That's nice in theory, but does not happen for most published research.
> I'm in medicine, and I read papers all the time detecting a statistical difference between control and experimental groups, but the difference is so tiny that it's meaningless.
I'm trained in statistics. My ex was an MD. I used to read the NEJM for fun for a couple of years. Most of the results published are barely statistically significant for the small group they tested ("our sample included 40 caucasian females between the ages of 37 and 48, and we have a p value of 0.03" with no mention of the context which might make that p value meaningless - but let's assume they got that part right). And then, a couple of years later, some other study takes that result as absolute truth, but assumes it applies to any woman aged >30. And a couple of years later, it is assumed to be universal and speculated to apply to males as well.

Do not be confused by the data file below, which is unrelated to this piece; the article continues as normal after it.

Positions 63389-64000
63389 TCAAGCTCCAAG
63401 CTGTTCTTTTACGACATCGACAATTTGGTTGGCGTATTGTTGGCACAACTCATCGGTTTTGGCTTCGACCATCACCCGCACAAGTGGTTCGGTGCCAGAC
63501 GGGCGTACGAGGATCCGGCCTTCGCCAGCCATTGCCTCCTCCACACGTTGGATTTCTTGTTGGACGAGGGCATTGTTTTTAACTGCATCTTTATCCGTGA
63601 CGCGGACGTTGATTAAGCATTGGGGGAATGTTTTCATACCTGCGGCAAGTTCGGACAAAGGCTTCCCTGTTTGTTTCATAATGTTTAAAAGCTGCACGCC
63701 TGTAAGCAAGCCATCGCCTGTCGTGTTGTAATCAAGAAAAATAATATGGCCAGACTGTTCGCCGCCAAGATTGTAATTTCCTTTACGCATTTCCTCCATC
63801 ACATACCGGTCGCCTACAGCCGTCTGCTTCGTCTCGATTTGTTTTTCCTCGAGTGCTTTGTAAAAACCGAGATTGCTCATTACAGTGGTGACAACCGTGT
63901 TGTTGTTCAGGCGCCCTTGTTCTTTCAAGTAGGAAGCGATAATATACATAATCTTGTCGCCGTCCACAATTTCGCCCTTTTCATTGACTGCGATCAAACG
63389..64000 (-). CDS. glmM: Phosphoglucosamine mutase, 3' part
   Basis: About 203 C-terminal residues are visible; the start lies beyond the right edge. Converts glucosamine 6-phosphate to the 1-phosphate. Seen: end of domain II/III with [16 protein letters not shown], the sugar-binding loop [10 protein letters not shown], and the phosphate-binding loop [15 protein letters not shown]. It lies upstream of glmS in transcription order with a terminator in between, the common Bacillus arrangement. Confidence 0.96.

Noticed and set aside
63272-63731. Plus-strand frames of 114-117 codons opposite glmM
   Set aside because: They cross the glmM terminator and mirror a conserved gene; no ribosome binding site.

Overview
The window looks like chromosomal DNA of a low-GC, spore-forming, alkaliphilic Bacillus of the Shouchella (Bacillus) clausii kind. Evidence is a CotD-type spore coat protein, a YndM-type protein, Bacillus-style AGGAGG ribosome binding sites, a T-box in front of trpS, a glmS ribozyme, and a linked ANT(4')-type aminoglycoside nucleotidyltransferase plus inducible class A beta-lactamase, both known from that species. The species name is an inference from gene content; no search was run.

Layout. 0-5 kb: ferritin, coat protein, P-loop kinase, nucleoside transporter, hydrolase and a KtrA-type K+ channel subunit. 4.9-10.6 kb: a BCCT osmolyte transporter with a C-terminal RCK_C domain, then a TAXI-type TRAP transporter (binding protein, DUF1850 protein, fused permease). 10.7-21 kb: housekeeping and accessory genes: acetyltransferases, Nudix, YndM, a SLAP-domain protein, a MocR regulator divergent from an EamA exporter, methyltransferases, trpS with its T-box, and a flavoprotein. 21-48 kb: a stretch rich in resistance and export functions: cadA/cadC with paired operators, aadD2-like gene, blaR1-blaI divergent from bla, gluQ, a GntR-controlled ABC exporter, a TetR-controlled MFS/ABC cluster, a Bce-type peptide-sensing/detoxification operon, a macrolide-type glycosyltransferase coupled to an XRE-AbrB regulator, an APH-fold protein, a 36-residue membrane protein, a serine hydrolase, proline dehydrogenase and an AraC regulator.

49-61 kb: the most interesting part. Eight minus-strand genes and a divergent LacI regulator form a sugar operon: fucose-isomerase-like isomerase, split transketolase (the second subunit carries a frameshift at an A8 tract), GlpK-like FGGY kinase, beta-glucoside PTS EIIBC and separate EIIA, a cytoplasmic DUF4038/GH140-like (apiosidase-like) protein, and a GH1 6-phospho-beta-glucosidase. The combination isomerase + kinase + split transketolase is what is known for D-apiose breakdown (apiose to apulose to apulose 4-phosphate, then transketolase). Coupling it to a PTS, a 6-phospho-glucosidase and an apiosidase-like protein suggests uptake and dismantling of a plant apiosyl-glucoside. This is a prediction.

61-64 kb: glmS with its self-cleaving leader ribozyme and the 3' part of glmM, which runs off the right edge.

Is your experience different?
> I blame bad science reporting for a lot of the anger you are feeling.
I blame tenure publishing requirements. While bad reporting certainly deserves its share of contempt, people these days do everything in order to meet the publishing requirements for tenure. Most stay away from outright fabrication, but otherwise every manipulation of the data that would make it fit for a higher caliber publication is being done as long as it is not outright fraudulent -- including dropping the background context so nicely exemplified by this xkcd comic http://xkcd.com/882/ . It often is the researchers doing the bad reporting with no outside help.